Yet the whole Olympic presentation (the 'ceremonial' bit) seems to have been infused with strange misreferencing of our past. (Maybe that's a required quality for the 'modern' Olympics, Clio and Euterpe both, perhaps the whole band.)


So we could have an opening pageant of our national history that struck many popular chords, including the National Health Service, but, apart from that, gave no kind of acknowledgement of our imperial past that must have been formative in the inheritance of many competitors there.

But for Dan Hodges,

... they are in the minority. And in keeping with the spirit of London 2012, over time, we will come to forgive them. Forgive, yes. But we will never forget.

Well, some forgetting is easier than others.

My Spectre around me night and day
Like a wild beast guards my way;
My Emanation far within
Weeps incessantly for my sin.

‘A fathomless and boundless deep,
There we wander, there we weep;
On the hungry craving wind
My Spectre follows thee behind.

‘He scents thy footsteps in the snow
Wheresoever thou dost go,
Thro’ the wintry hail and rain.
When wilt thou return again?

’Dost thou not in pride and scorn
Fill with tempests all my morn,
And with jealousies and fears
Fill my pleasant nights with tears?

‘Seven of my sweet loves thy knife
Has bereav├Ęd of their life.
Their marble tombs I built with tears,
And with cold and shuddering fears.

‘Seven more loves weep night and day
Round the tombs where my loves lay,
And seven more loves attend each night
Around my couch with torches bright.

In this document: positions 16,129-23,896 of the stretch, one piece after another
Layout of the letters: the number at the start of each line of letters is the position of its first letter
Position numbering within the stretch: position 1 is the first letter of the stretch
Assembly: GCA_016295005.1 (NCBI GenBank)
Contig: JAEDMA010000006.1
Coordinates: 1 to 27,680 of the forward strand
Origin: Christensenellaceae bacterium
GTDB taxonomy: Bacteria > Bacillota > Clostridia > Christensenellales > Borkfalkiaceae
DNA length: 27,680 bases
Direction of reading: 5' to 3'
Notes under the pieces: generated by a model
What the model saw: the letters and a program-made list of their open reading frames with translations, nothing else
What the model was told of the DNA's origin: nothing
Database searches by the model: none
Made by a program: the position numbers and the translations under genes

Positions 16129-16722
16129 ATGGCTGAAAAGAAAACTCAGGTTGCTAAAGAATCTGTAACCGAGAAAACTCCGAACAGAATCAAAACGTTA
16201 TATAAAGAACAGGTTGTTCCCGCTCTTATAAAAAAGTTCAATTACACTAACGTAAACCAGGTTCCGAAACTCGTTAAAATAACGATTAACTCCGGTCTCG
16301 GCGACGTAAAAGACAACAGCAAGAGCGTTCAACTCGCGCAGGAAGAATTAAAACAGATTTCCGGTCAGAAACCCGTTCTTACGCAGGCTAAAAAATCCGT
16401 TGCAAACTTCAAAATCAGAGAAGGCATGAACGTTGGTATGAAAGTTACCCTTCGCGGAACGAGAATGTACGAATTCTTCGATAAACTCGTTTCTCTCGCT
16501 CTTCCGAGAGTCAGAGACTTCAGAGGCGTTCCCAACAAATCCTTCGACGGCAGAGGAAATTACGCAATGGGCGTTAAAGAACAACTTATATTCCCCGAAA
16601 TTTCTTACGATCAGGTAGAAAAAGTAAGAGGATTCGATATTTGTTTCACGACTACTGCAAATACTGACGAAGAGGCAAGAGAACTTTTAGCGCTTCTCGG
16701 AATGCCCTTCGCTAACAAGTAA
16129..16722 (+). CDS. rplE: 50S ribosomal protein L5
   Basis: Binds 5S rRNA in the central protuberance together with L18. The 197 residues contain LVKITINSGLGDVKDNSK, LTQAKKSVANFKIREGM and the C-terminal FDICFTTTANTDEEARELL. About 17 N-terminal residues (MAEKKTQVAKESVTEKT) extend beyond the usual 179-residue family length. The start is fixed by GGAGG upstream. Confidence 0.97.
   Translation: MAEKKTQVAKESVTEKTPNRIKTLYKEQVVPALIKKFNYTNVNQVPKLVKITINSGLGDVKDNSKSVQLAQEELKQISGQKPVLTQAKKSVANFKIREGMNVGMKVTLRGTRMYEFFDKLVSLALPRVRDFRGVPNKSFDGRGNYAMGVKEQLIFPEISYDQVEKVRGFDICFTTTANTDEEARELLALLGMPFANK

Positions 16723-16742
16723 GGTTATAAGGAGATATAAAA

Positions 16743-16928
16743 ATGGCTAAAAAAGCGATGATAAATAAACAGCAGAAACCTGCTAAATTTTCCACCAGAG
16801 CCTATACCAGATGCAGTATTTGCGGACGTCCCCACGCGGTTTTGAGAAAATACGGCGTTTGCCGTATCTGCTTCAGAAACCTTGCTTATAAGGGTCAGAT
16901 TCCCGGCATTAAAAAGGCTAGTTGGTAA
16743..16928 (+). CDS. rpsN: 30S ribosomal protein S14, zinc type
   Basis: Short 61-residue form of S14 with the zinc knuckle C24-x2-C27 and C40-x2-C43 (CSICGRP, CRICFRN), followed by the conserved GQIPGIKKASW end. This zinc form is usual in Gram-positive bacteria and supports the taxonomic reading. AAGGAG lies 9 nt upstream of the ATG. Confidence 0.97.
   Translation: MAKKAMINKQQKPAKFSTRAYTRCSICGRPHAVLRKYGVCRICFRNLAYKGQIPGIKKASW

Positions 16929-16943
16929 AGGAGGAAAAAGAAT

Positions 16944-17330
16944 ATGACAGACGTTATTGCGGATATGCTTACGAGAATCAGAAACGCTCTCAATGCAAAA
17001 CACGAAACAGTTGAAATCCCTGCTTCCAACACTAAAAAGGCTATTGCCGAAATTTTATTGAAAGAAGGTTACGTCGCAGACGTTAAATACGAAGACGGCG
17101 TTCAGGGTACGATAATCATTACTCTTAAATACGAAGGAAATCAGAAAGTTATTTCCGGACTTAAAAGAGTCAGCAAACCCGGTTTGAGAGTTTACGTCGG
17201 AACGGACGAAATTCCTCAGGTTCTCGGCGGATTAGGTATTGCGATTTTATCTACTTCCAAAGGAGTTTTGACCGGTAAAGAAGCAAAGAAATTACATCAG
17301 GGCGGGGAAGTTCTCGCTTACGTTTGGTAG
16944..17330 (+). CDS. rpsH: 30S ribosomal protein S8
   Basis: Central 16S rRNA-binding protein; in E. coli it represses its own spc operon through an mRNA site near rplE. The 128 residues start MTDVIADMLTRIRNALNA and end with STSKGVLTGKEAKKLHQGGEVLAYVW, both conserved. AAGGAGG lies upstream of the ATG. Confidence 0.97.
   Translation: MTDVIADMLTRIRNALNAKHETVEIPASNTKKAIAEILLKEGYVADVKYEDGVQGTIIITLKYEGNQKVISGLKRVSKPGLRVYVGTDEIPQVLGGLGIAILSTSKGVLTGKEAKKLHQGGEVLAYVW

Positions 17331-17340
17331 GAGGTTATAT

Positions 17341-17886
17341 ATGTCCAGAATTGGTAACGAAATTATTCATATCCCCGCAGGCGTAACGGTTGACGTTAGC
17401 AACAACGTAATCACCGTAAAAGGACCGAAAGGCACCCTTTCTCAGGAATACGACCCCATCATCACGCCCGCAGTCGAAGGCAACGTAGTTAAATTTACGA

‘And seven more loves in my bed
Crown with wine my mournful head,
Pitying and forgiving all
Thy transgressions great and small.

‘When wilt thou return and view
My loves, and them to life renew?
When wilt thou return and live?
When wilt thou pity as I forgive?’

‘O’er my sins thou sit and moan:
Hast thou no sins of thy own?
O’er my sins thou sit and weep,
And lull thy own sins fast asleep.

‘What transgressions I commit
Are for thy transgressions fit.
They thy harlots, thou their slave;
And my bed becomes their grave.

‘Never, never, I return:
Still for victory I burn.
Living, thee alone I’ll have;
And when dead I’ll be thy grave.

‘Thro’ the Heaven and Earth and Hell
Thou shalt never, quell:
I will fly and thou pursue:
Night and morn the flight renew.’

‘Poor, pale, pitiable form
That I follow in a storm;
Iron tears and groans of lead
Bind around my aching head.

‘Till I turn from Female love
And root up the Infernal Grove,
I shall never worthy be
To step into Eternity.

‘And, to end thy cruel mocks,
Annihilate thee on the rocks,
And another form create
To be subservient to my fate.

‘Let us agree to give up love,
And root up the Infernal Grove;
Then shall we return and see
The worlds of happy Eternity.

‘And throughout all Eternity
I forgive you, you forgive me.
As our dear Redeemer said:
“This the Wine, and this the Bread.”’